First, a word on warranties-understand that a tune makes a vehicle make more power.  This is outside of what the manufacturer often originally intends, and may alter some of their methods for emissions control and power output.  In simple words, you may break things.  Breaking things may or may not get covered by your warranty.  What you need to know directly is that GM looks for a checksum value on each file-if the stock file is there, regardless of any prior tuning, it shows up as untuned.  So if reflashed to stock, they'll never know.  Ford, on newer PCMs, has started a "flash counter".  It records the number of times the computer has been flashed as well as what tune is currently in.  So, if you have been tuned they'll know.  Whether they check or not, however, or care that it has been tuned, is on an individual case.  Know that if you do radical modifications, you should take responsibility and not expect to get warrantied if you're making twice the stock power level and you kill the transmission.  If your paint peels, expect that to still be warrantied as it's unrelated to any performance enhancements...unless you go really, really fast.

Now, let's face it-your vehicle wears out over time.  More to the point, things on the vehicle wear out over time.  That being the case, let's go over some things you need to know BEFORE you tune your vehicle.

First of all, a quick rundown on what tuning equipment does.  Your engine is like an airpump, and what tuning does is make sure there's just the right amount of fuel based on the amount of air the engine is pumping.  One of the things the wideband oxygen sensor will do is look for how much loose oxygen is present, indicating not enough fuel.  On the flip side, it will also look for how much excess fuel is present, indicating possibly too much fuel.

The wideband is extremely accurate at detecting oxygen or fuel.  However, it has no way of knowing WHERE that oxygen or fuel comes from, so wear items on your car that can introduce fuel or oxygen NOT from combustion will "trick" it.  Here's the rundown of what you need to have in good shape and why.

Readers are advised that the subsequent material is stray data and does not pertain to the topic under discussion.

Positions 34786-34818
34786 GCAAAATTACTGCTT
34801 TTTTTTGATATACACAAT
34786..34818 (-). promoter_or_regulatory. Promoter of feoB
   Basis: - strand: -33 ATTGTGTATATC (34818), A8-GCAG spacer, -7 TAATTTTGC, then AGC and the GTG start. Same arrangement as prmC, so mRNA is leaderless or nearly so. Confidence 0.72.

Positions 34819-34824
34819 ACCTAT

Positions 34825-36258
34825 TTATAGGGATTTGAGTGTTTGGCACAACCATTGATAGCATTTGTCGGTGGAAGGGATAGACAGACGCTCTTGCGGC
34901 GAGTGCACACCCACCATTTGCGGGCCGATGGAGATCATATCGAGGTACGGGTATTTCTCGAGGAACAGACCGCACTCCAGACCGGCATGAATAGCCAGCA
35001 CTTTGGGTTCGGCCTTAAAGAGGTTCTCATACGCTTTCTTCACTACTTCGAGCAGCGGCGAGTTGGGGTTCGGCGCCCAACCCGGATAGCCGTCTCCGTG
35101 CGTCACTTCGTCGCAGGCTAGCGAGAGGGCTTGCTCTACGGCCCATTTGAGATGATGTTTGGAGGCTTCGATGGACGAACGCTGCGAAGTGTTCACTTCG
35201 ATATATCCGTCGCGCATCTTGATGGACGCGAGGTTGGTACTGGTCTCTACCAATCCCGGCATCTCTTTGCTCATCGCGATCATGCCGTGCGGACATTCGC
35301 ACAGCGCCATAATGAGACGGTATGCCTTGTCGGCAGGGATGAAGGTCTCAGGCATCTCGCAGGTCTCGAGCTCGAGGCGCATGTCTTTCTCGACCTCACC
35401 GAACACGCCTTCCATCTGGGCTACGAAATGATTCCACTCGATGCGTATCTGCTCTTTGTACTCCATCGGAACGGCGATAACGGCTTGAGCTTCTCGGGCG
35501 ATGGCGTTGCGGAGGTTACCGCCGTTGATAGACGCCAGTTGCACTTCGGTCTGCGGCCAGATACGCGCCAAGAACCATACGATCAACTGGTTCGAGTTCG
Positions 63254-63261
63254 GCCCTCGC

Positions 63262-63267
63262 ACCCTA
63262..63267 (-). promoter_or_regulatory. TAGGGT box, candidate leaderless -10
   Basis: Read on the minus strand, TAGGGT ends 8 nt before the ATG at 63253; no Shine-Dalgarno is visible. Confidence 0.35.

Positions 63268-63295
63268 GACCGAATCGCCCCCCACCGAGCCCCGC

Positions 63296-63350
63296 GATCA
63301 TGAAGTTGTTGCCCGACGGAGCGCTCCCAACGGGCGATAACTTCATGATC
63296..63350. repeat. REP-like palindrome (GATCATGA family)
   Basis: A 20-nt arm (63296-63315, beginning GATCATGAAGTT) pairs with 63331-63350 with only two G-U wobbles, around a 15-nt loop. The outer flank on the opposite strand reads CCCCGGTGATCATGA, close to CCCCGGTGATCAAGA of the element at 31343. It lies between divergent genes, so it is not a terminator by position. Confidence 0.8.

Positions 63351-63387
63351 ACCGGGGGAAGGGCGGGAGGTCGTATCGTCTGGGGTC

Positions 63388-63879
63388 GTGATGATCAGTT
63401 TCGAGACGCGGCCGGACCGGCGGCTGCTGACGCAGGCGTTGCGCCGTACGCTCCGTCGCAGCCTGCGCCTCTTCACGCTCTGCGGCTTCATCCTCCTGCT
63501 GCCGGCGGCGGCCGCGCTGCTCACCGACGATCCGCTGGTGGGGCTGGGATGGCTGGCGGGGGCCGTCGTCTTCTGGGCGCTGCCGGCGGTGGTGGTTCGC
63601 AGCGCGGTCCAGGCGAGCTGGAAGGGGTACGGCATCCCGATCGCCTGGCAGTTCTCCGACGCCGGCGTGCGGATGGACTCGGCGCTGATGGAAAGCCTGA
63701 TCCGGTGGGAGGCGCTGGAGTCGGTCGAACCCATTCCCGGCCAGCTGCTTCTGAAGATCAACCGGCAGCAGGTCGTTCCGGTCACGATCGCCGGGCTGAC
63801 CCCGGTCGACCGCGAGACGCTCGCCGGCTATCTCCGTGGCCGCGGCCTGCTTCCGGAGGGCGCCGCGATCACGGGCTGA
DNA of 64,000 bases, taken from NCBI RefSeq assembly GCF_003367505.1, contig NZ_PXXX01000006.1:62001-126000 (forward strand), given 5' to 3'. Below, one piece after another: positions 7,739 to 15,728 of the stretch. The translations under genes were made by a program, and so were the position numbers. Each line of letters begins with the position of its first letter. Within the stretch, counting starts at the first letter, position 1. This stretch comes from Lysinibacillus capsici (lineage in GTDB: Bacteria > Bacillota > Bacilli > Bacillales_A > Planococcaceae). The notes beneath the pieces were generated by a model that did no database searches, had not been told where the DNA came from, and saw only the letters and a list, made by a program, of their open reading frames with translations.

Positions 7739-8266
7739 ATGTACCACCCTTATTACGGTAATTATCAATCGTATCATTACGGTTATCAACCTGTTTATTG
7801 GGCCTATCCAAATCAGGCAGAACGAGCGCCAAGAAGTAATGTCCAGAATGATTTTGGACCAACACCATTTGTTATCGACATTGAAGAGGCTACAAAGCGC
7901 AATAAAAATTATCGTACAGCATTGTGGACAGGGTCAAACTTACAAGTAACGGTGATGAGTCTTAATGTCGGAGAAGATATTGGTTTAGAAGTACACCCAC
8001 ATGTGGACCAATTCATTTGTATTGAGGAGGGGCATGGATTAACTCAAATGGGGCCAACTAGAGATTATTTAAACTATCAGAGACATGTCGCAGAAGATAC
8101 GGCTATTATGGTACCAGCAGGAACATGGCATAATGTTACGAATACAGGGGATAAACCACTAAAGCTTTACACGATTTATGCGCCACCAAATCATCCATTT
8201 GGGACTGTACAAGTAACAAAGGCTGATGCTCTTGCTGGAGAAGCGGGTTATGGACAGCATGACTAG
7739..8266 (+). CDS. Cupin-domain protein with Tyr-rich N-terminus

Exhaust leaks-a leak BEFORE the oxygen sensor will allow air to enter into the exhaust, which contains oxygen and no fuel, and thus make a sensor read that the mixture is lean (not enough fuel).  Regardless of how much fuel the computer adds, it will always want to add more.  Obviously this hurts power and fuel economy.

Fuel injectors/fuel system-since this system is directly responsible for the fuel, this system is also very important.  Leaking injectors, clogged injectors, and other problems will throw a tune off.  Think of this-if an injector is 10% clogged, and therefore only spraying 90% of the fuel it should, when tuned it it will compensate for that.  What happens if a few months later you add a fuel system cleaner and unclog it?  The injectors are now spraying 100% and the tune is 10% rich (too much fuel).  It is a good idea to run a fuel system cleaner and change the fuel filter on higher mileage vehicles before a tune to make sure the tune stays consistent.

Spark plugs/wires/ignition system-If the ignition system is not up to the challenge of burning the fuel, extra fuel gets dumped down the exhaust, causing the wideband to think it's a rich condition (too much fuel).

Stock oxygen sensors-stock oxygen sensors do much the same as the wideband, but only in a narrow, non-performance range.  However, the computer in the car uses them to make gradual adjustments, so if a sensor is bad, the computer may keep adding or subtracting fuel in order to get to what the sensor is saying is right.  Even the best tuned car will become out of tune this way.